Sunday, May 16, 2010

Review: Rooms by James L. Rubart

Title: Rooms
Author: James L. Rubart
Publisher: B&H Publishing
Pages: 400

Overview from the publisher website:

"On a rainy spring day in Seattle, young software tycoon Micah Taylor receives a cryptic, twenty-five-year-old letter from a great uncle he never knew. It claims a home awaits him on the Oregon coast that will turn his world inside out. Suspecting a prank, Micah arrives at Cannon Beach to discover a stunning brand new nine-thousand square foot house. And after meeting Sarah Sabin at a nearby ice cream shop, he has two reasons to visit the beach every weekend.

When bizarre things start happening in the rooms of the home, Micah suspects they have some connection to his enigmatic new friend, Rick, the town mechanic. But Rick will only say the house is spiritual. This unnerves Micah because his faith slipped away like the tide years ago, and he wants to keep it that way. But as he slowly discovers, the home isn’t just spiritual, it’s a physical manifestation of his soul, which God uses to heal Micah’s darkest wounds and lead him into an astonishing new destiny."

My thoughts: This book kept me thoroughly entertained, but more importantly I was challenged. I was continually asking myself "what would I do in this situation?" As a Christian, this book was an encouragement with the large amount of scripture that was used to tie the novel together and offer support. I enjoyed the supernatural components of the story and the writing style was down to earth and clear.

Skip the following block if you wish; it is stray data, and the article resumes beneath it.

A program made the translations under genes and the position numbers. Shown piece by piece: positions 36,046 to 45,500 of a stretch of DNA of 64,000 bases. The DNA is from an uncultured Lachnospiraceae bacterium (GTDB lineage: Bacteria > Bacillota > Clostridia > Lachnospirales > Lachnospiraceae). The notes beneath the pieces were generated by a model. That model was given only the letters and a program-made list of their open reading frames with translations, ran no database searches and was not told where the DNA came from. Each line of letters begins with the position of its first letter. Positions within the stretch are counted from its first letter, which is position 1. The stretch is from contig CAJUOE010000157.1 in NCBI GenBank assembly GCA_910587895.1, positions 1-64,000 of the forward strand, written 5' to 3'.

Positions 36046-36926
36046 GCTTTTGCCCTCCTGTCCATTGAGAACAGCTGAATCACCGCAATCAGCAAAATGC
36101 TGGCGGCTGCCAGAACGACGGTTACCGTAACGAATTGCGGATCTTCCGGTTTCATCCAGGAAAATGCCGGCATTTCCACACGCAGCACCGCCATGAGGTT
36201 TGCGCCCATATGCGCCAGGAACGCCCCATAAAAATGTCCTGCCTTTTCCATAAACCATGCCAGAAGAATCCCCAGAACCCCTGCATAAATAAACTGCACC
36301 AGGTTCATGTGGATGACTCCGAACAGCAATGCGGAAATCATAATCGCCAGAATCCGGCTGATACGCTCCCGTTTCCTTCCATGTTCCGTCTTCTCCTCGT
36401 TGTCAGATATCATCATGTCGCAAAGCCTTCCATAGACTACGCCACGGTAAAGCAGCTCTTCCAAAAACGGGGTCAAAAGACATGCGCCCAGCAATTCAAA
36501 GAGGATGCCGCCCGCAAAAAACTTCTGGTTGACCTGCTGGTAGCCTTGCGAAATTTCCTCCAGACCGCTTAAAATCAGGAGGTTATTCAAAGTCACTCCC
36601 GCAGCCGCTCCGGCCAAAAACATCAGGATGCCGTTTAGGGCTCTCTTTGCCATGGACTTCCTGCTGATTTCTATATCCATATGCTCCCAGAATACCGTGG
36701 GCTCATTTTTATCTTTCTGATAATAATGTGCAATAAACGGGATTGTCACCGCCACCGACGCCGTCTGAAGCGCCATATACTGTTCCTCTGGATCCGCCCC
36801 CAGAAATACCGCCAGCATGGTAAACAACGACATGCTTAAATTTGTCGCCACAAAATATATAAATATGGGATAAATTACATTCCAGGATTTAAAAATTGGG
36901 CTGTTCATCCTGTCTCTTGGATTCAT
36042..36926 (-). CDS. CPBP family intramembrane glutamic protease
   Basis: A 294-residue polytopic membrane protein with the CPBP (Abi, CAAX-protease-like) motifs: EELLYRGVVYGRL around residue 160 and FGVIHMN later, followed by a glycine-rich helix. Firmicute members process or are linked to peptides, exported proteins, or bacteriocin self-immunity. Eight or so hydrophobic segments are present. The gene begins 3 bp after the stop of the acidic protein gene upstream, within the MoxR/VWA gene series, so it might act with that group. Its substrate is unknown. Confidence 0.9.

I would describe this book as a combination of the movie Back to the Future with some sprinkles of Lost the TV show and The Shack (so I have heard - I have never read the later).

If you are looking for a book that will challenge the way you live your life and a read that will encourage you to seek Christ, then this book is for you.

5/5 Stars

I have received this review copy from B&H Publishing through book giveaway.

Monday, May 10, 2010

Review: The Revolutionary Paul Revere

Title: The Revolutionary Paul Revere
Author: Joel J. Miller
Publisher: Thomas Nelson
Pages: 224

"Listen my children and you shall hear of the midnight ride of Paul Revere..."

And so begin the lines of the famous poem of Paul Revere's midnight ride, and that is about all I have remembered about Paul Revere since junior high.

The Revolutionary Paul Revere was a great recap and biography of; who Paul Revere was, how he influenced the beginnings of our nation, and how many different talents he had.

I am not usually a biography reader, but this book was interesting enough that I read it in just a few sittings. Many biographies will go on for 3+ chapters discussing the main characters family, which I can find boring at times. This book touched on his family and then got off to a fast start with Paul's life in the New World.

The book details Paul's involvement with the Masons and other political groups in Boston. There was only a small amount of information on Paul's midnight ride, but just enough to satisfy my interest. The Revolutionary War takes center stage in several chapters and I found the war commentary detailed and exciting.

Paul's gift as an artist/engraver/craftsman are intertwined quite nicely into this story. The number of prints, pictures, and metal working he created is fascinating.

I would recommend this book to anyone that would like a refresher on the history of Paul Revere. This book was not an exhaustive biography, but just a perfect size and amount of information for me.

4/5 Stars

I received a review copy from Thomas Nelson as part of their blog partnership.